While work crews sift through the charred damage left behind in Wednesday’s gas explosion and three-alarm fire, the future of popular dim sum restaurant Hong Kong Lounge II remains unclear. The mixed-use building at 3300 Geary Boulevard that housed upstairs residential units and the downstairs restaurant has been red-tagged, or declared unsafe for entry, as Mayor London Breed’s office reported in an official disaster update this morning. But two possible relief efforts might be cause for cautious optimism.
Hong Kong Lounge II has achieved local institution status — its rich pork buns, hefty har gow, and perfect pea shoots have earned it a place on Michelin’s Bib Gourmand list and Eater SF’s tally of the city’s 38 essential restaurants. Similarly named Hong Kong Lounge farther down Geary is not affiliated with Hong Kong Lounge II. Annie Ho, Hong Kong Lounge II’s owner, once owned the original Hong Kong Lounge, then sold it and opened her new restaurant in 2012. Eater SF has reached out to Hong Kong Lounge II for comment on the fire, but hasn’t heard back.
According to SFFD chief Joanne Hayes-White, Wednesday’s fire was caused when a contractor for Verizon struck a gas line while installing fiber optic cable below the street outside. The fire burned for two hours as PG&E worked to turn off the flow of gas to the area. Meanwhile, the flames torched Hong Kong Lounge II and two other buildings, which have been yellow tagged — they’re not inhabitable, but safe to enter to retrieve belongings.
When Hong Kong Lounge II caught fire, workers rushed lunchtime diners through the kitchen and out the back of the restaurant safety. There were no reported injuries.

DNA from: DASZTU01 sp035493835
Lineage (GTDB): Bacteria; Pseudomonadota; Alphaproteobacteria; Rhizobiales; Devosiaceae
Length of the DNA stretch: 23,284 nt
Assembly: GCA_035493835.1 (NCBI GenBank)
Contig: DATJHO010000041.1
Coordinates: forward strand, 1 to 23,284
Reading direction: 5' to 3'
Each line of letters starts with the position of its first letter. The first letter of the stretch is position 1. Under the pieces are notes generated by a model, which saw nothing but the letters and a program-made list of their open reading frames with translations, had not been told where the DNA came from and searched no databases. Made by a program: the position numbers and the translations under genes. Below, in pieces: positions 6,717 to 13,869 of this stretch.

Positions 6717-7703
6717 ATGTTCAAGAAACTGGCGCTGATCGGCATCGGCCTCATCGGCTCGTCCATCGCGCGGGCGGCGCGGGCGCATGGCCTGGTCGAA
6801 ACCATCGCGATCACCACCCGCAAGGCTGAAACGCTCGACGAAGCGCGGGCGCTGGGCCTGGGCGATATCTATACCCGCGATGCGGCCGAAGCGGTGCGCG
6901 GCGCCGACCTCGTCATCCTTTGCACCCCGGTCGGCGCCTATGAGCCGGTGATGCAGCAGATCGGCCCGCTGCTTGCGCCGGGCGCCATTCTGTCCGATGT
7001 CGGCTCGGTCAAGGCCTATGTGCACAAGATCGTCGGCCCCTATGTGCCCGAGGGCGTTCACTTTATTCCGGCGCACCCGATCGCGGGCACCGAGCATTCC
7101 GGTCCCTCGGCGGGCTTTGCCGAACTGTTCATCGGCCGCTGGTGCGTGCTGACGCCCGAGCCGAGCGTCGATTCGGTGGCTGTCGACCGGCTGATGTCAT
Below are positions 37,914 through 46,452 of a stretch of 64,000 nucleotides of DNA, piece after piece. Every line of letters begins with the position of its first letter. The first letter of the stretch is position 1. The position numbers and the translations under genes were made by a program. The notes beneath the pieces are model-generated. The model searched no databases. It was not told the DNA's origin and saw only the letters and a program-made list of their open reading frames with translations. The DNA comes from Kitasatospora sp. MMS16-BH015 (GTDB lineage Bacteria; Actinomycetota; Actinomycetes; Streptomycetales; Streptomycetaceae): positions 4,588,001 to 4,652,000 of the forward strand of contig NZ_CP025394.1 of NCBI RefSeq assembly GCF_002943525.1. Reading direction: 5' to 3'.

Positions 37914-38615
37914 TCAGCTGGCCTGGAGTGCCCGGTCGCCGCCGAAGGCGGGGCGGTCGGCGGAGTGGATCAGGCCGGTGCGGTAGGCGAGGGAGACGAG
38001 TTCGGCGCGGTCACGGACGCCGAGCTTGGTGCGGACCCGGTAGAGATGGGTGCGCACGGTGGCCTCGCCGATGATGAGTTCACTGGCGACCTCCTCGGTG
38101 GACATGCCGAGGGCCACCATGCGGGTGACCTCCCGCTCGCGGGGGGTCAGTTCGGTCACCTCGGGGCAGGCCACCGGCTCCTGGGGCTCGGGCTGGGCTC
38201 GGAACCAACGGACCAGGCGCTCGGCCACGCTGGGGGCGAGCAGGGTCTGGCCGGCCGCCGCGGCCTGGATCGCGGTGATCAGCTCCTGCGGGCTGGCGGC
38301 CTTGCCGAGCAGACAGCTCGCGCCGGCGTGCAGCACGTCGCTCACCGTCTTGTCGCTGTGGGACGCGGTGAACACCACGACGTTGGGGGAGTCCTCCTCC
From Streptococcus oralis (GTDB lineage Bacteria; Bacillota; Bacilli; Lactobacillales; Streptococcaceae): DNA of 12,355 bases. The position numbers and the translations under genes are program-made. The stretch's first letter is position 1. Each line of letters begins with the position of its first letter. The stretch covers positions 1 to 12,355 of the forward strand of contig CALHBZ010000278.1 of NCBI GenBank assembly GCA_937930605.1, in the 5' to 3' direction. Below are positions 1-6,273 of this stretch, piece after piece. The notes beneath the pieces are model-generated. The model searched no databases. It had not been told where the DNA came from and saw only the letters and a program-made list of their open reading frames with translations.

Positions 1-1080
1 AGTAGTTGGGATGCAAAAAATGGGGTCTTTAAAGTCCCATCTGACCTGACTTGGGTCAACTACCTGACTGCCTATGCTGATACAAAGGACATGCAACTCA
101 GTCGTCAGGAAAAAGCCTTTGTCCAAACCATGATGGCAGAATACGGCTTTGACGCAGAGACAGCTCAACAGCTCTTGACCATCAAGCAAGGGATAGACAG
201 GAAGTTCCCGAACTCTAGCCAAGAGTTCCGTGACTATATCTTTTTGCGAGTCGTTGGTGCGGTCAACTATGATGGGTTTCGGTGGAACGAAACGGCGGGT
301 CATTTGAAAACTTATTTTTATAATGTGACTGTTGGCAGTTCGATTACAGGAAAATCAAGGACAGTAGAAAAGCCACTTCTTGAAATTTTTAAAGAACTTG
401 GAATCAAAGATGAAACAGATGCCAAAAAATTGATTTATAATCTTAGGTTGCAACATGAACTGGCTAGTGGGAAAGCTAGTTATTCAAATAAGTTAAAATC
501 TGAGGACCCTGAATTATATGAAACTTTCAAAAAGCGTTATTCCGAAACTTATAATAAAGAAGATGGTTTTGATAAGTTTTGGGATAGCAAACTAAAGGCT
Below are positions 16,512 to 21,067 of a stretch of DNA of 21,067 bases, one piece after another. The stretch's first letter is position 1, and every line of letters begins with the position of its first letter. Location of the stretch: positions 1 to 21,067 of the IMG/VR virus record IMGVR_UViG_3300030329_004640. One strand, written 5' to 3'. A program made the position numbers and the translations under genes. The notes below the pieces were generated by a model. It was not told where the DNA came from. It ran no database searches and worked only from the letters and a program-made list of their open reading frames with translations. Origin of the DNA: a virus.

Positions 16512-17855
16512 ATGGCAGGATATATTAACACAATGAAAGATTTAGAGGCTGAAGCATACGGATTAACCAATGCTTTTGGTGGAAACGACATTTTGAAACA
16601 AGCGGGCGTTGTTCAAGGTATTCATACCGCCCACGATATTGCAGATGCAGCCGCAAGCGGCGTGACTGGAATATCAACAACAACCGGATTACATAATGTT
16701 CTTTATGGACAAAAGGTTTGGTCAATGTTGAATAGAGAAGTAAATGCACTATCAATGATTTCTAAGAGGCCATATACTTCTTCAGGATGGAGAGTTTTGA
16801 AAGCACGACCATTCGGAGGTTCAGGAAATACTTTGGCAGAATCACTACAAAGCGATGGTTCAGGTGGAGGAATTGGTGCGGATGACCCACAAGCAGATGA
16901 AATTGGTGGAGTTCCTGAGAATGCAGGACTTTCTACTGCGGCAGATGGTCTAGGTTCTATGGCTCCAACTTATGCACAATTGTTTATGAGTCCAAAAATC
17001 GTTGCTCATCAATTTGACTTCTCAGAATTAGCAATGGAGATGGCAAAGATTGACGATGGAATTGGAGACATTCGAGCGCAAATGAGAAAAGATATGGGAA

As Hong Kong Lounge II plots its path forward, ardent fans Sean Jacobus and Britney Ziegler want to help. They’ve set up a gofundme disaster relief page for Hong Kong Lounge II, which they call their favorite restaurant, where they hope to raise $10,000. “All donations to be given to the employees who are without work during the Chinese New Year,” the couple writes.
That $10,000 would match the more formal disaster relief funds available from the city. While a business like Hong Kong Lounge II may receive insurance in a situation like this one, the delay between filing claims and receiving funds could be long. In the meantime, the business can apply for $10,000 from the Office of Economic and Workforce Development toward “inventory replacement, equipment purchases, security deposits for a new lease, employee salaries, or other expenses to stabilize cash flow.”
“Our team has been on the ground working directly with impacted businesses to understand their immediate needs and connect employees to workforce services,” Joaquín Torres, director of the Office of Economic and Workforce Development, said according to a press release.
Eater has reached out to Torres’ office for added details. Stay tuned for updates as the future of this beloved San Francisco business unfolds.